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Genesis - Selling England by the Pound CD (album) cover




Symphonic Prog

4.65 | 4685 ratings

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Megaphone of Destiny
4 stars Can you tell me where my country lies?. The solo introduction by Peter Gabriel sets the tone to one of the most beautiful themes of the Genesis production. The poetry it implies is adressed to us, far from the efabulations and symbolisms of Foxtrot, Selling England... wants an answer from the audience. 12 string guitars enter in solemn arpeggios, as usual, constructing a nice melody around Gabriel's wor(l)ds. The instrumental part that follows the lyrics is full angular rhythms, odd time-signatures, twists and turns that stretch the boundaries of prog-rock. However, the movement is fluid, nothing seems forced, Phil Coliins and Tony Banks alternate in commentary to the poetic visions of P. Gabriel's visions. I know what I like (in your wardrobe) is the popiest song that Genesis could do. The simple beat and the easy singing chorus are appealing, but it is here that we tend to think that the group was a bit afraid or seduced by the dangers of commercial music. No one will ever know. But the early departure of Peter Gabriel can illuminate some this contradiction that we can feel on this song. Firth of Fifth opens up with a gorgeous piano introduction by Tony Banks and segues into a medieval aroma that reminds us of Nursery Cryme or Foxtrot times. Once again, slower passages with flute alternate with rockier passages where Phil Collins leads the group with his steady and melodic drumming. Tony Banks is always inventive and provides all of the necessary melodies and harmonies that anchor the song. More Fool Me is a ballad sung by Collins. One of the flaws of the record. Even if we can accept Collins' voice and in a way engage with it, the song is too straight forward and the lyrics are far away from anything the Genesis had done until then. Battle of Epping Forest is absolutely brilliant! The 7/4 tempo is not only remarkably set by drums and bass, but also the melodies and the lyrics (about a kind of surrealist battle) are perfectly suited to the pace and mood of the song. Gabriel is full of expression giving us all the colours of the story, Hackett and Rutherford appear once in a while only to confirm the democratic balance of instruments. Banks mainly on organ and Collins are absolutely perfect. The band alternates 7/4 with 4/4 and 6/4 with a fluidity that any jazz-rock group would envy. Phil Collins records here some of his best drumming ever. After the Ordeal is a nice slow tempo instrumental song, with Banks' piano and Hackett's nylon guitar in proeminence, it is a resting song, but nevertheless with a beautiful melody that helps the listener to follow the song that follows: The Cinema Show starts as usual with 12 string guitar arpeggios followed by Gabriel's stories. This time Juliet goes to the movies with Romeo. The theme describes very accurately the timelessness of the lyrics. Hackett has a beautiful work on these song, always discreet, but with a almost perfect sense of balance and melodic wisdom. For the most intricate passages the band chooses again odd time signatures, like the 7/8 at 6.00 with the 12 string guitar vamping with the drums for the moog synthesizer solos. All the orchestration is beautiful. The album finishes with Aisle of Plenty, merely a coda of The Cinema Show, with Gabriel selling England by more than one pound, adressing directly the audience, trying to reach a broader spectrum and to shake off some of the attacks of conformism that the Genesis were beginning to feel. On the whole, a beautiful record, one of the very best that Genesis did. Perhaps the one I still love the most. So, if there's a record where I could give 5 stars it would be this one. However, the problem is the flaws: pop simplessness on I know what I like and simple straightforwardness on More Fool Me makes my rate go to 4,5 stars.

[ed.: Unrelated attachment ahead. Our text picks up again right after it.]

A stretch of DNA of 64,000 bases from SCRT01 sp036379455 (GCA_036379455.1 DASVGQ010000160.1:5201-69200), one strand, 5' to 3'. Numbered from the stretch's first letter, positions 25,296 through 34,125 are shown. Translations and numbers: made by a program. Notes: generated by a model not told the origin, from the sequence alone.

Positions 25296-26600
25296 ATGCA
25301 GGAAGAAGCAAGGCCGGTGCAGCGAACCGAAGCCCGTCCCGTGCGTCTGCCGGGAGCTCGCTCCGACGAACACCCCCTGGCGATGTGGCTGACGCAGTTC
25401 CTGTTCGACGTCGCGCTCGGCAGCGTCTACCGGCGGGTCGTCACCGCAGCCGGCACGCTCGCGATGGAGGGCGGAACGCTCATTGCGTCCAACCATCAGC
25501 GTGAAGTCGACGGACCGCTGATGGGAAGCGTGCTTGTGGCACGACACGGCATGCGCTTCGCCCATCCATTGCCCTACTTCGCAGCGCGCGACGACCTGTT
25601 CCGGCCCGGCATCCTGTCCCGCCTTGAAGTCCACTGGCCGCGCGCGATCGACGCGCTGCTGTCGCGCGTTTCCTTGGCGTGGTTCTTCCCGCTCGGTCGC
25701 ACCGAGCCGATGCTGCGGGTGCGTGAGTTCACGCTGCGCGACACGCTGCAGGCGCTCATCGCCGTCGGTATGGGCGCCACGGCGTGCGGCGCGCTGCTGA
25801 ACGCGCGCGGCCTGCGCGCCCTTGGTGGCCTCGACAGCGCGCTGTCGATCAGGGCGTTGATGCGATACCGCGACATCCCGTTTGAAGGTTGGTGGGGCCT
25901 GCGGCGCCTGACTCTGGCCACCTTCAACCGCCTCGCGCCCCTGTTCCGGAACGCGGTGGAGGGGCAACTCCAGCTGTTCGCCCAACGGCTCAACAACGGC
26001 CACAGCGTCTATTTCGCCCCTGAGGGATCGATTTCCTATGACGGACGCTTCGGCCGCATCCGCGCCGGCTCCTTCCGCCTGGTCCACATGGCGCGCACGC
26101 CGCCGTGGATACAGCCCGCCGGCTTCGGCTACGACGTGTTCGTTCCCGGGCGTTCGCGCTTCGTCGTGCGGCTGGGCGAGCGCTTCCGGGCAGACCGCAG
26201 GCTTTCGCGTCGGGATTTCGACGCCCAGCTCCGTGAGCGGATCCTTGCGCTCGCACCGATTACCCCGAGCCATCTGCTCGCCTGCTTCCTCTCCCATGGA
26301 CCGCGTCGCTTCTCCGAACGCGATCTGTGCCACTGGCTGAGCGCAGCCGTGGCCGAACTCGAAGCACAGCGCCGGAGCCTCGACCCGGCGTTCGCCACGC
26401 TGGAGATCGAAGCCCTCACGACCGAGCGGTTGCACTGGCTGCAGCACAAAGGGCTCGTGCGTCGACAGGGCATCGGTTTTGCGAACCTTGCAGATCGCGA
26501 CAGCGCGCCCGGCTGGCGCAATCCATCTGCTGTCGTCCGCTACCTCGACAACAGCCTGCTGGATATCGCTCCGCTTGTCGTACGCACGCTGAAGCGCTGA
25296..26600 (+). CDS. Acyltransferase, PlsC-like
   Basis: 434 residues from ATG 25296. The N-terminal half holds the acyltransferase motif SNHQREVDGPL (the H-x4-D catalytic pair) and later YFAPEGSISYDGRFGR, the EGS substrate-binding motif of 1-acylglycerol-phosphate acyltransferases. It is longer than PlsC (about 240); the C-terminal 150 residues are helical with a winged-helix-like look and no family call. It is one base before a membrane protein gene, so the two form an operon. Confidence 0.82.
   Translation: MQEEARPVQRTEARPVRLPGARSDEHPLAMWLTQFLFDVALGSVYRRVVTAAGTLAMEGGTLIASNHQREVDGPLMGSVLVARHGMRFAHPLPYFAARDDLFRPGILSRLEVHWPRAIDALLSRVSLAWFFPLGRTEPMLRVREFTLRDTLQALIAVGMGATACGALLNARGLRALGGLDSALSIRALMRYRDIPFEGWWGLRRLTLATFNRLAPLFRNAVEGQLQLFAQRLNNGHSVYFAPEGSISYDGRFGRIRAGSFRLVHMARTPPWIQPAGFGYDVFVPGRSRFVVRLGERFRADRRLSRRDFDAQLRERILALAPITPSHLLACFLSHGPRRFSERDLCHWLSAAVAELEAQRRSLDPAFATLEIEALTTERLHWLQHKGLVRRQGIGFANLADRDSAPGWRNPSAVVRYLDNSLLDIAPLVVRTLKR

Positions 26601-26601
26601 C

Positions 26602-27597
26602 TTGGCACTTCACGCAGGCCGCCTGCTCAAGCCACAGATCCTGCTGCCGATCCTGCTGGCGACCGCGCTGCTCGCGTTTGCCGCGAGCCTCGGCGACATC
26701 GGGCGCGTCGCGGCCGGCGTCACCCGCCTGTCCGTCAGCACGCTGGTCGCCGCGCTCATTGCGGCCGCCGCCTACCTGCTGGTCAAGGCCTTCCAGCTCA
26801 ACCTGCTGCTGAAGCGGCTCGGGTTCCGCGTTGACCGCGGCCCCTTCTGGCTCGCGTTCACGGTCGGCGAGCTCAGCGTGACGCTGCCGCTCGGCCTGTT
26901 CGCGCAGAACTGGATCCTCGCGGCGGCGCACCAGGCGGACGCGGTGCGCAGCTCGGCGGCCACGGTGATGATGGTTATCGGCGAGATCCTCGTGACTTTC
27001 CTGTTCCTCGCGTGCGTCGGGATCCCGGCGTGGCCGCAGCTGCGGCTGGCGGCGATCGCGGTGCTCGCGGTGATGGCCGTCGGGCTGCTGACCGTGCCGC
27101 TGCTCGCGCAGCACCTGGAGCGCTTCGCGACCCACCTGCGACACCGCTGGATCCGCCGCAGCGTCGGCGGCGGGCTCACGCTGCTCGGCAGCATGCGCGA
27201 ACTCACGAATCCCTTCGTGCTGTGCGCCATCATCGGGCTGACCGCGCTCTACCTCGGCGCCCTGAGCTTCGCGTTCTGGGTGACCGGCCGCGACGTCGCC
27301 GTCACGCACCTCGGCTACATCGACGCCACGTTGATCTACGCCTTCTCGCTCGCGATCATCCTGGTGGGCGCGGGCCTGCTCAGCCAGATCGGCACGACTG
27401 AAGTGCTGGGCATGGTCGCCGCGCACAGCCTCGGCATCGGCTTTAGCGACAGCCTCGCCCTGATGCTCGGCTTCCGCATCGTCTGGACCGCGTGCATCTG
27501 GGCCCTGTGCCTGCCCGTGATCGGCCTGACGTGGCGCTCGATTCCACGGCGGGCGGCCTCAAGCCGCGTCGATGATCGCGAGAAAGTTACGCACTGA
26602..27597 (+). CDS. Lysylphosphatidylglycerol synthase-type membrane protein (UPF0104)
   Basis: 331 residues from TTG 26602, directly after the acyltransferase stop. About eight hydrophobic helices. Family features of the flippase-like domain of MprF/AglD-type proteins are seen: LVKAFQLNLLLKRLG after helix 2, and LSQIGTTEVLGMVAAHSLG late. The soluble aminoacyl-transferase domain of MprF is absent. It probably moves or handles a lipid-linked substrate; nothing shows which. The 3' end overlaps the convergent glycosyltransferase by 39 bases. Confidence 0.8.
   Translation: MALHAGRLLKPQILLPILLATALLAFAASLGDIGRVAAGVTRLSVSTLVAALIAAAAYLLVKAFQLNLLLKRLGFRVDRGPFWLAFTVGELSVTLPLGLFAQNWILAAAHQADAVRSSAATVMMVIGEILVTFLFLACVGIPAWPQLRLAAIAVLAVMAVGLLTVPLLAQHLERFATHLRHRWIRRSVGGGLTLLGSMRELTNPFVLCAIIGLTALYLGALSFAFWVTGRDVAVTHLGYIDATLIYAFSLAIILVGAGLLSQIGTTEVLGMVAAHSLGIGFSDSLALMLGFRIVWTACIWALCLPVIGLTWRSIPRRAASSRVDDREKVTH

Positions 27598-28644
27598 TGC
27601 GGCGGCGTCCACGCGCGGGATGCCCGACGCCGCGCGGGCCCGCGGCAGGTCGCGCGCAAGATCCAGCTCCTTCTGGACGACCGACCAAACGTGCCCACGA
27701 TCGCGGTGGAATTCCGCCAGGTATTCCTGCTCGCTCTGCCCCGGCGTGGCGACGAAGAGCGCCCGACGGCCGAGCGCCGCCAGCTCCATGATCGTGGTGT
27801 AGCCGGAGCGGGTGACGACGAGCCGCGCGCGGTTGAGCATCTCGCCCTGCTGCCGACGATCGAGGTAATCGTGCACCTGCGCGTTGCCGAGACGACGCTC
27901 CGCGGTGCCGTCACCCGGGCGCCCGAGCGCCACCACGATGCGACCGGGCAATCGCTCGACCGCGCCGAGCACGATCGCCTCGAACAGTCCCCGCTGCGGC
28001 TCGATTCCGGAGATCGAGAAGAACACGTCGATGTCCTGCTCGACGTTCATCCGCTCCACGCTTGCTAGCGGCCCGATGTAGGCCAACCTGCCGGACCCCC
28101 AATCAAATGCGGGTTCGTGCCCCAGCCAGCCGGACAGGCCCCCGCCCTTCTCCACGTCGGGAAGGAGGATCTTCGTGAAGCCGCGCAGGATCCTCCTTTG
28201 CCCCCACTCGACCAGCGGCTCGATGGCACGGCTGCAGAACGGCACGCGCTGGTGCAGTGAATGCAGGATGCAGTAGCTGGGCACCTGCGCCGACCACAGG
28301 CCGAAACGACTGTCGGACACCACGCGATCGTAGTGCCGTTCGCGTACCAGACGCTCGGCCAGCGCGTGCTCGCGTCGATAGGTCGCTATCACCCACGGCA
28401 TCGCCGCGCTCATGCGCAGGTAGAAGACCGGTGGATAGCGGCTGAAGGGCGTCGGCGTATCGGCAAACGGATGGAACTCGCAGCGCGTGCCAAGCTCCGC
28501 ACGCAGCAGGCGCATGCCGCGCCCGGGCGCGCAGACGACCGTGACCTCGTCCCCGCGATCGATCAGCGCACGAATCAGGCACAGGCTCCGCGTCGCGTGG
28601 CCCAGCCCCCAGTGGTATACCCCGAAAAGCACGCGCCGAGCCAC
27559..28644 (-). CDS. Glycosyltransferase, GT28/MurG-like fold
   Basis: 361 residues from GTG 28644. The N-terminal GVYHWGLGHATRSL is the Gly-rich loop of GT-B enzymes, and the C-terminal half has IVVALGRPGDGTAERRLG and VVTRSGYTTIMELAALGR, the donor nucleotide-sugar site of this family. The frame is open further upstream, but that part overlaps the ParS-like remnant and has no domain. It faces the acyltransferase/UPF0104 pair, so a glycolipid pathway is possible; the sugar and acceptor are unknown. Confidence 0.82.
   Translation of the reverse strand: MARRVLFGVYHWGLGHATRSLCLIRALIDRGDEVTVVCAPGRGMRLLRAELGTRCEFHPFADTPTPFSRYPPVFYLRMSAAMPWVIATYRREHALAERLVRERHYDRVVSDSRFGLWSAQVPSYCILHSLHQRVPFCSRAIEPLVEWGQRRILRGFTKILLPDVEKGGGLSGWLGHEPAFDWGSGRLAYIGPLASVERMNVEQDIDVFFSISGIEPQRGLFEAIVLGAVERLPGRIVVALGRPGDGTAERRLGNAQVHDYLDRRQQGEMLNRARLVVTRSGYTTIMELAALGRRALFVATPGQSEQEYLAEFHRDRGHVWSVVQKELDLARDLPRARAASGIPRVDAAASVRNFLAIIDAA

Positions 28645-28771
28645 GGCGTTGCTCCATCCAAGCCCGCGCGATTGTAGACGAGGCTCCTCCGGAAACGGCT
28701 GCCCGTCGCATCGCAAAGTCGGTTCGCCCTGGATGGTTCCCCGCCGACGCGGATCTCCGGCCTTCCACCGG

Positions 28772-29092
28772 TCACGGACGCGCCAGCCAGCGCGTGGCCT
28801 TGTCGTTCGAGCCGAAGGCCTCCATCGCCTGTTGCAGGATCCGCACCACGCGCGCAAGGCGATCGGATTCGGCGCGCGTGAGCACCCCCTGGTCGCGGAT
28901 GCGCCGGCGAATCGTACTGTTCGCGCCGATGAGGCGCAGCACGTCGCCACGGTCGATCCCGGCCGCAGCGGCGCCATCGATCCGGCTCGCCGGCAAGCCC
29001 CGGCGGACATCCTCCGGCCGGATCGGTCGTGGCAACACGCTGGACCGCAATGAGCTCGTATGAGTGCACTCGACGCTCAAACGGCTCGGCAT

Megaphone of Destiny | 4/5 |


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